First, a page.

On Wed, 19 Jan 2005 20:54:42 +0000, Lee wrote in message 

> On Wednesday 19 January 2005 20:23, Arnt Karlsen wrote:
> > On Wed, 19 Jan 2005 19:26:57 +0000, Lee wrote in message
> >
> > > I've got to disagree with you regarding linking to non-GPL'd
> > > aircraft.  The best a/c I've seen for M$FS have been done by
> > > people who want to ensure that their work remains free (as
> > > in free beer) but also want to make sure that their work
> > > isn't exploited by commercial organisations.  Some people
> > > also like to include non-violence conditions.
> >
> > ..these issues has been and is discussed thoroughly in the
> > fsf.org and opensource.org and Groklaw.net and many other
> > places, I still don't see how any other open or free source
> > code license gives the author more control over his code, also
> > for commercial or military use.
> >
> > ..and, those a/c authors who wants it both ways, are free to
> > use more licenses, like Mysql AB with Mysql or Trolltech with
> > Qt.
> You're thinking too narrowly perhaps;)  Licences are not always 
> wanted by many people - they can have a nasty habit for biting 
> you on the back-side when you least expect it (not that I ever 
> actually find myself expecting to be bitten on the bum).

.. ;o)   FUD-meisters like to make that impression

> If a work is created by someone there is no intrinsic need for a 
> licence to allow other people to benefit from the work (except 
> of course, where safety is likely to be an issue).  I could make 
> a paper aeroplane and give it to you for you to fly - you won't 
> need a licence.  All you will need is for me to give it to you.  

..an unlimited license, ok.  Who's paper you did fold? ;o)

> But if I think that you will stick it up my sleeve and set fire 
> to it, I won't give it to you.

..here we move towards Contract-land.  If you print your license on my
paper plane, does my acceptance or not on it, have _any_ ramification 
on my receipt and use of that paper plane?  Also, given my acceptance
of your "license", I can circumvent it by dipping it in turpentine,
stick it up your ass and light it up for such scientific purposes as
recording your rotation speed, climb-out angle, and ceiling.  ;o)

> I can see why some people like that way of operating, even though 
> I'm personally happy with the GPL.
> > > Personally, while I'm happy with the protection that the GPL
> > > gives me with regard to credit for the work and the lack of
> > > control over the work once released under the license, I
> > > can't
> >
> > ..you control your own work, and not anyone elses, under the
> > GPL.
> I control what I'm doing and what I've done but I have no control 
> over what anyone else does with what I've released under the 
> GPL.

..precisely, because their changes to your code is _their_ work.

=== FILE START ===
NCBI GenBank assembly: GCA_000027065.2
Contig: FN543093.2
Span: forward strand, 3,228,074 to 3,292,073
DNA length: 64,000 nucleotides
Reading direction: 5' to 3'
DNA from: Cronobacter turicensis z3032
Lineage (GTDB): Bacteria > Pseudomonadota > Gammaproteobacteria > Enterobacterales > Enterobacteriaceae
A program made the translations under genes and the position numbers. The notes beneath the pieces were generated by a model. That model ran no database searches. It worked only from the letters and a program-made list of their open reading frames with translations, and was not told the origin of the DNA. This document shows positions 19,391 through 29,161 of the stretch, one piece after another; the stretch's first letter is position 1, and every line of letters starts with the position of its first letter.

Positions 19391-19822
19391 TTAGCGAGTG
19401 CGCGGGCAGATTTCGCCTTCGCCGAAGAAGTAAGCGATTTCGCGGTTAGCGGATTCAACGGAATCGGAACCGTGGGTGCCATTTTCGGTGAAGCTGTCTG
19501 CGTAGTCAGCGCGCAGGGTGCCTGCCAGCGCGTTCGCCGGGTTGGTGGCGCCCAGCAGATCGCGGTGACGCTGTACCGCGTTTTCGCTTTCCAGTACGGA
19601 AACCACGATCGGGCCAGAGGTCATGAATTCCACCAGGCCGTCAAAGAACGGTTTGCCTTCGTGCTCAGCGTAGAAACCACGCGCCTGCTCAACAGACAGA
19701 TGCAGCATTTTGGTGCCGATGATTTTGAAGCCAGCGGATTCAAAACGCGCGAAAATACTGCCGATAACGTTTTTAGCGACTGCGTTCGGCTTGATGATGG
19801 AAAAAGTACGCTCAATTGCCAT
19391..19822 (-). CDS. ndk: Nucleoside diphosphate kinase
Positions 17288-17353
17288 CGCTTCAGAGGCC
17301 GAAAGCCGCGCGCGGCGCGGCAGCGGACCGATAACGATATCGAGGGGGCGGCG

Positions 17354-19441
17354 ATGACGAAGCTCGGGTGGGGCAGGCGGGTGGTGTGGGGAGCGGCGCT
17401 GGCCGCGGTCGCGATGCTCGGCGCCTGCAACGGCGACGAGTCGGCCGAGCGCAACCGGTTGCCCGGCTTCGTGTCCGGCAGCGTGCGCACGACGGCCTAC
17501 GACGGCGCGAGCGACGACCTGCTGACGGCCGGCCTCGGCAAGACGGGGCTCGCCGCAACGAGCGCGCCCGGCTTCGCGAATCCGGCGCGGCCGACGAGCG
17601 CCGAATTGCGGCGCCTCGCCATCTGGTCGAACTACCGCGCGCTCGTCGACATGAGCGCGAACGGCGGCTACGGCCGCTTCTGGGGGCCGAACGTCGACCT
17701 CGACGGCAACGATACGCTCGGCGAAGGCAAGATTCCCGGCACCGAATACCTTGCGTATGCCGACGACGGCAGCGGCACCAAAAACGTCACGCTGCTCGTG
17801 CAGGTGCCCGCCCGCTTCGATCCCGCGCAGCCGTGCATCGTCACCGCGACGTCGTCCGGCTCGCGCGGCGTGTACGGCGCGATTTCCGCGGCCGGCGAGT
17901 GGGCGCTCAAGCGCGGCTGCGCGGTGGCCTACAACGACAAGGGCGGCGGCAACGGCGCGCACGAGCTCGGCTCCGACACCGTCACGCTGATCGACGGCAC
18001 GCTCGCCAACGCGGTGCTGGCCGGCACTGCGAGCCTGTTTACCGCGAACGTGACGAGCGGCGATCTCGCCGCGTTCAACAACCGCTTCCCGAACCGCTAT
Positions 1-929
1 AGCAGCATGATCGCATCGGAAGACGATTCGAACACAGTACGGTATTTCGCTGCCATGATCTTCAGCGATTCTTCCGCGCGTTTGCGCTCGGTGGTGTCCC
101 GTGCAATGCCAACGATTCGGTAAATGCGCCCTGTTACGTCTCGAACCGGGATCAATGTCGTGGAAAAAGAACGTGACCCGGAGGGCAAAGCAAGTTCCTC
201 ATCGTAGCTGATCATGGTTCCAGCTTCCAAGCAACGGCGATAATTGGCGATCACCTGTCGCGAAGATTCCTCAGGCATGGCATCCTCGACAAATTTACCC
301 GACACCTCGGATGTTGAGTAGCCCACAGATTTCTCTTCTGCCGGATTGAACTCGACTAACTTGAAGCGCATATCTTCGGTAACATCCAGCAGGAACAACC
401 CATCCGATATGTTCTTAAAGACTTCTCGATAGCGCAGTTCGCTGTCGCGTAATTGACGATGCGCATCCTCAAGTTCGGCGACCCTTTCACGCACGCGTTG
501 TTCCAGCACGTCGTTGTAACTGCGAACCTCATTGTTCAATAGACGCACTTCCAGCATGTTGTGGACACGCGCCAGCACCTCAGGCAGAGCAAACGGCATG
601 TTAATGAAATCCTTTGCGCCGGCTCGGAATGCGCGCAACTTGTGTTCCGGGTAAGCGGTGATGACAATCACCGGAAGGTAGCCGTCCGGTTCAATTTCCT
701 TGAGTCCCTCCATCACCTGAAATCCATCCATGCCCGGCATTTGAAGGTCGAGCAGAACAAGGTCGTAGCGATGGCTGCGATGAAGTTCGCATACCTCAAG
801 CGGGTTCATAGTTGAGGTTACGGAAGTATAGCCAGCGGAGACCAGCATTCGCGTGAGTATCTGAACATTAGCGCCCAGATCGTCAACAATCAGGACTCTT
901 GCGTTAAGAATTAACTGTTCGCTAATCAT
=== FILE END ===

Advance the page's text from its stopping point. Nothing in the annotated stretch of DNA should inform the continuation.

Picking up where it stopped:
> >
> > > criticise the people who don't want to give up that control.
> > >
> > > Just for the record, I wouldn't have any problems about
> > > linking to pay-ware either.  No one is forcing anyone to buy
> > > anything, so it's take it or leave it.
> >
> > ..not a problem with GPL payware, _maybe_ under other payware
> > licenses, this depends on the license's "small print"
> > language.
> >
> > > I think the GPL is great for many things but if applied to
> > > everything exclusively it becomes a tool of force and people
> > > can no longer do what they want.
> >
> > ..the only problem with the GPL in that regard is when you
> > wanna deny other people the rights you yourself has been given
> > by the original authors, "before you jumped in."  Your own
> > code is and remains your own, and you license it as you damned
> > well pleases.  Other peoples code can be thrown in legally
> > too, _if_ they give you a license to do so, and wise people
> > will tell you "Riiiiiiiiiiight, I'll consider it if you can
> > convince RMS and Eben Moglen to get that into GPLv3."  ;-)
> The problem I see with it is when people say that something 
> _should_ be licenced under the GPL, or whatever licence one 
> fancies.  If someone decides to release it under an 'open' or 
> 'free' licence, then all well and good - everyone benefits - but 
> if you start saying that it _should_ be so licenced then the 
> person actually doing it has no choice and you've entered the 
> realm of compulsion.

..ah, but for example the BSD type licenses _allows_ bad people to skim
off the good stuff _and_ change author credits _and_ hide it as closed
source _and_ charge for it.  

..with the GPL, everything is in the open, that's why I say "should GPL"
and is happy to chew out etc anyone to make it happen.  ;-)

..med vennlig hilsen = with Kind Regards from Arnt... ;-)
...with a number of polar bear hunters in his ancestry...
  Scenarios always come in sets of three: 
  best case, worst case, and just in case.

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